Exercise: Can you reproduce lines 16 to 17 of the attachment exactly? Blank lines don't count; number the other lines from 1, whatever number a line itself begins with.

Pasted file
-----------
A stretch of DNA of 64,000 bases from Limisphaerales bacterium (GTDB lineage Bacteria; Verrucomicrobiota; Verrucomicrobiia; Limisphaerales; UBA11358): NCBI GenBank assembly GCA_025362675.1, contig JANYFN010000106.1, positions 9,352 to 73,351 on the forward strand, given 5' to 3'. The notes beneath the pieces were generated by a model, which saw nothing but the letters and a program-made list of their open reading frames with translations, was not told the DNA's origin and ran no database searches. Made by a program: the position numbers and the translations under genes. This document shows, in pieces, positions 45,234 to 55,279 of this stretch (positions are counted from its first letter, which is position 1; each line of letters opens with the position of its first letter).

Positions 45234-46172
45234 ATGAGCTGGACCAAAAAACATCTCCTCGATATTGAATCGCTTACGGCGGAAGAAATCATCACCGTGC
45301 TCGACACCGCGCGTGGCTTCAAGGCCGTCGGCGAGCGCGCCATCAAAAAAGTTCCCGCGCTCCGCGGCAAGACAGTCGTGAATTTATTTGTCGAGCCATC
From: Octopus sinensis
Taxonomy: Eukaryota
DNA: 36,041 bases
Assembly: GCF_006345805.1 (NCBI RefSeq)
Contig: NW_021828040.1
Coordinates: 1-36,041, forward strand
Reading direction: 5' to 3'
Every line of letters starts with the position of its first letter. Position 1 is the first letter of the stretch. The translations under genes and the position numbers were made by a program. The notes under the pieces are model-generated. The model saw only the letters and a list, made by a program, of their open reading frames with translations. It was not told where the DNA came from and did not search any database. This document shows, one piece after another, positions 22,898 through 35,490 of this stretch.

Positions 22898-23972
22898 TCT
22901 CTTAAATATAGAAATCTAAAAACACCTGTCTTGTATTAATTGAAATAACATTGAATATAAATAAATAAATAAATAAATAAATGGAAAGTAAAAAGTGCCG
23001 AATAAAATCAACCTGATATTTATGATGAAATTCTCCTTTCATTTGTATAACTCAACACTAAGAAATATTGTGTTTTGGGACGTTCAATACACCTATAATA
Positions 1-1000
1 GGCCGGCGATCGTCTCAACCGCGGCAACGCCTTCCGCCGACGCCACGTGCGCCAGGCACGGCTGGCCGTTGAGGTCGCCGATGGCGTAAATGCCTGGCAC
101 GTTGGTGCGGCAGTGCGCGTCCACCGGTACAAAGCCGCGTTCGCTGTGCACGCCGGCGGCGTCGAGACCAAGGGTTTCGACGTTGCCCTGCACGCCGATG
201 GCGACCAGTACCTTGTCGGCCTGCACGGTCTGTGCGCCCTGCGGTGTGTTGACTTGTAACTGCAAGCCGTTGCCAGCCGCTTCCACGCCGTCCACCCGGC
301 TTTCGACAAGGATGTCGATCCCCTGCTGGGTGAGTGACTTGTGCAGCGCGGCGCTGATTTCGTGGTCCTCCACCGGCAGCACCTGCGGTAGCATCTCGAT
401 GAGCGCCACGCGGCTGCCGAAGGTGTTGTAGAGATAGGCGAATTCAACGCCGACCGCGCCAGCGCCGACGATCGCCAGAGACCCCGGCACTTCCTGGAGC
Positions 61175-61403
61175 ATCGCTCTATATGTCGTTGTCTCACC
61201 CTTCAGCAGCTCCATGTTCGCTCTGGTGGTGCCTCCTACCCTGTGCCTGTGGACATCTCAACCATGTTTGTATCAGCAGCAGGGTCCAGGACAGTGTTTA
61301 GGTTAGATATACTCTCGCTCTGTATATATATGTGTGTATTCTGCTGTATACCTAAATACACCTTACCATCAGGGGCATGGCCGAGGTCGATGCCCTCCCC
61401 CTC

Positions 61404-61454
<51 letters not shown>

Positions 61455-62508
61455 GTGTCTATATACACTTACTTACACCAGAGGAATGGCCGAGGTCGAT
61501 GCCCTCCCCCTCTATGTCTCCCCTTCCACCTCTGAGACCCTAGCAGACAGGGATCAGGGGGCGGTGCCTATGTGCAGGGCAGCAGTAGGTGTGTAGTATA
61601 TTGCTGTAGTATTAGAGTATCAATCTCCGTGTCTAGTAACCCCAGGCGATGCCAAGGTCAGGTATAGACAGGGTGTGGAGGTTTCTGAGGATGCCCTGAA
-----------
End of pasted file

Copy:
23001 AATAAAATCAACCTGATATTTATGATGAAATTCTCCTTTCATTTGTATAACTCAACACTAAGAAATATTGTGTTTTGGGACGTTCAATACACCTATAATA
Positions 1-1000